So to share in the power of the name of Jesus is to pray. We also share in the power of the name of Jesus as we evangelise, as we share our faith with others. Paul and Silas share their faith with their Jailer and he, and his whole household, come to believe. ‘Believe on the Lord Jesus and you will be saved’ they tell him. What the book of Acts shows us here very clearly is that the power of God comes from the faithful and self-giving love that we see in Jesus. There was great power in the earthquake that broke the prison open. But Paul and Silas do not use this as an opportunity to escape. Their jailor was responsible for them, and losing a prison-full of captives would cost him dearly. The loss of his livelihood, absolutely. Flogging, certainly, and possibly worse. But then he finds Paul and Silas sitting there, still in his prison. There is no such thing as easy evangelism. Evangelism is sharing the life of Jesus with others, and that is a costly self-giving love, not a cheap three point plan. We share in the power of the name of Jesus, we share in his self-giving love, we share that life and love with others often in costly ways.
So to share in the power of the name of Jesus is to pray and to share our faith. And finally, we share in the power of Jesus name as we bring freedom to our world. This is where we began with Paul commending the spirit of divination to leave the slave-girl. The slave-girl, possessed by the spirit and possessed by her owners, is freed by Paul’s use of the name of Jesus. This does not please everyone, and those who had been making money from the girl stir things up so that Paul and Silas are flogged and thrown into prison. There are echoes of the suffering of Jesus even here. But in this encounter, we do see the power of the name of Jesus in bringing freedom. As we begin Christian Aid Week, we acknowledge that there are many people in our world who still need the freedom that comes from the power of the name of Jesus. With your news sheet this week, you have also received a flier about the IF campaign, a campaign that says there is enough food for everyone in this world, IF we can stop those profiting from the poorest by dodging tax, trading unfairly, forcing people off their land and so on. There will be a big event in Hyde Park on Saturday 8th June, following a Hunger Summit here in the Cathedral on Friday 7th. Come and be part of these events. It would be good to have a contingent of folk from Derby Cathedral in London on 8th June, and I think I can fairly safely say that you won’t finish the day in prison. Well, not unless you do something else as well. Come and call for freedom and justice for the poorest in our world in the power of the name of Jesus.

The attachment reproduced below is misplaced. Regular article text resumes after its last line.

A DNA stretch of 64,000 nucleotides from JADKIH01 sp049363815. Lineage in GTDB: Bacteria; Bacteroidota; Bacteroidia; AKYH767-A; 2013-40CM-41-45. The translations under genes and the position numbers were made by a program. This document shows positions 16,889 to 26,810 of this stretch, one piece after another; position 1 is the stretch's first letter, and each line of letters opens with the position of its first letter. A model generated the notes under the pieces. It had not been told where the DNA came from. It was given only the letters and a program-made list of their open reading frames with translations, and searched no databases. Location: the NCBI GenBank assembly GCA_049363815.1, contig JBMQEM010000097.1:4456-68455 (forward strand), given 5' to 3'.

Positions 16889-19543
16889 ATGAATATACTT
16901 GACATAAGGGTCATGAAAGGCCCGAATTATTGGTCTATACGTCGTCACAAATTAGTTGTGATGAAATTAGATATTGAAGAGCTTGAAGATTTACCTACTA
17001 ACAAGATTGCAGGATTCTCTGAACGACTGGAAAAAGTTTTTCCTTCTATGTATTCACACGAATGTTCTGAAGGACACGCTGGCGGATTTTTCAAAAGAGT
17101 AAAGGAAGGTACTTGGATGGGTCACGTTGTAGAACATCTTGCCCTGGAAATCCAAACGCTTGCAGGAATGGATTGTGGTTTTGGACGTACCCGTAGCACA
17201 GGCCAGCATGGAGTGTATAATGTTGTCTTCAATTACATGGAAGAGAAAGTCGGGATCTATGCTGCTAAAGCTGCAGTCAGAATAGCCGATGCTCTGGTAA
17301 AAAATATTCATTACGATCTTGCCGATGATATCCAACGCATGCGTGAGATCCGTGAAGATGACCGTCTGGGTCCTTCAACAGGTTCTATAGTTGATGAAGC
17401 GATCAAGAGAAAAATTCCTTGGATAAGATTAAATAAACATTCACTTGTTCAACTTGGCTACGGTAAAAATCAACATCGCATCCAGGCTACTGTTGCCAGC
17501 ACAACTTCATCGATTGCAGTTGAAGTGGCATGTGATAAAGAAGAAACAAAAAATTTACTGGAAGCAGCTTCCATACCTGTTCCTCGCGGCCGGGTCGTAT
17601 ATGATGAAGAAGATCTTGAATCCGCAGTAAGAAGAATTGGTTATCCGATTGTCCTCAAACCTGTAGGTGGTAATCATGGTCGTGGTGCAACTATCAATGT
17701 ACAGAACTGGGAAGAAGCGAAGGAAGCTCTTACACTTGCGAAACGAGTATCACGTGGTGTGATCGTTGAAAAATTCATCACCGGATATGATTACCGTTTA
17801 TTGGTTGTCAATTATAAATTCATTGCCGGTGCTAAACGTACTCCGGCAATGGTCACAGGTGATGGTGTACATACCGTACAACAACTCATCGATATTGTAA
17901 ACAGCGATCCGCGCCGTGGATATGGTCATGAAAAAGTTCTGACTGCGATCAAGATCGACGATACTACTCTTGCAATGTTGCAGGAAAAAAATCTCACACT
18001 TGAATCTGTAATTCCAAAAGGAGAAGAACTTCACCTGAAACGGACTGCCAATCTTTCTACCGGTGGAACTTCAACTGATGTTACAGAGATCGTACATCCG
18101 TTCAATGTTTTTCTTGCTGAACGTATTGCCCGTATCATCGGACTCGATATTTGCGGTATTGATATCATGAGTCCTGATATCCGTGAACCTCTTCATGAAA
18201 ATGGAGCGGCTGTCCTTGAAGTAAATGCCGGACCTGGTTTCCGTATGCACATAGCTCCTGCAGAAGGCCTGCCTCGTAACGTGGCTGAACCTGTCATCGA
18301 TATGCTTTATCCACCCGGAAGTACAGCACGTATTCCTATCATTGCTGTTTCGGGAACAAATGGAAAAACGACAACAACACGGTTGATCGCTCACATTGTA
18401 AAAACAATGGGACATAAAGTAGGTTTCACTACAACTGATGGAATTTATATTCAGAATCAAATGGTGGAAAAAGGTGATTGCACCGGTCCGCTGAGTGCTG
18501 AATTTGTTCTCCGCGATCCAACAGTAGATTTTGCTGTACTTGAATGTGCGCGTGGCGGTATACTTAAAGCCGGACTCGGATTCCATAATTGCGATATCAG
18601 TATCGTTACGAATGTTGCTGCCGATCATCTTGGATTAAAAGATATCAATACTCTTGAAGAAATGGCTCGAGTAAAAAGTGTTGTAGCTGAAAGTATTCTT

We are, like Paul, to speak in the power of the name of Jesus. To do so is to share in the self-giving love and faithfulness that we see in the cross of Jesus. We speak in Jesus name, we share in his love, in our prayers, in sharing our faith and in bringing freedom and justice to our world. In all that we do, let us share in this power, this love, this mission. In the name of Jesus Christ. Amen.
Given at Derby Cathedral. 12.5.13.